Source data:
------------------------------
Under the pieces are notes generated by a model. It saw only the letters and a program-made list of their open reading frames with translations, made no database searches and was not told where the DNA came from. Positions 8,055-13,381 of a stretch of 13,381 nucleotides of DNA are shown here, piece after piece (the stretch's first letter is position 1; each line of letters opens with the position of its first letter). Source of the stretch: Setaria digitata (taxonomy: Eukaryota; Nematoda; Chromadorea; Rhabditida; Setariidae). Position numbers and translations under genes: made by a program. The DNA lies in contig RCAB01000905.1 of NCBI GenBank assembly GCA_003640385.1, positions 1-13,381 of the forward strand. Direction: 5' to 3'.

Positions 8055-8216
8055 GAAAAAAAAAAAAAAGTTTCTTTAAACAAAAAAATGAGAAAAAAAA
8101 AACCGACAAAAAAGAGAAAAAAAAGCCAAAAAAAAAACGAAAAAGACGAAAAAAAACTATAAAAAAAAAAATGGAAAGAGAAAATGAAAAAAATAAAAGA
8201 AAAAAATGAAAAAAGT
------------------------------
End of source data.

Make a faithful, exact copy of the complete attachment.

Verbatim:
Under the pieces are notes generated by a model. It saw only the letters and a program-made list of their open reading frames with translations, made no database searches and was not told where the DNA came from. Positions 8,055-13,381 of a stretch of 13,381 nucleotides of DNA are shown here, piece after piece (the stretch's first letter is position 1; each line of letters opens with the position of its first letter). Source of the stretch: Setaria digitata (taxonomy: Eukaryota; Nematoda; Chromadorea; Rhabditida; Setariidae). Position numbers and translations under genes: made by a program. The DNA lies in contig RCAB01000905.1 of NCBI GenBank assembly GCA_003640385.1, positions 1-13,381 of the forward strand. Direction: 5' to 3'.

Positions 8055-8216
8055 GAAAAAAAAAAAAAAGTTTCTTTAAACAAAAAAATGAGAAAAAAAA
8101 AACCGACAAAAAAGAGAAAAAAAAGCCAAAAAAAAAACGAAAAAGACGAAAAAAAACTATAAAAAAAAAAATGGAAAGAGAAAATGAAAAAAATAAAAGA
8201 AAAAAATGAAAAAAGT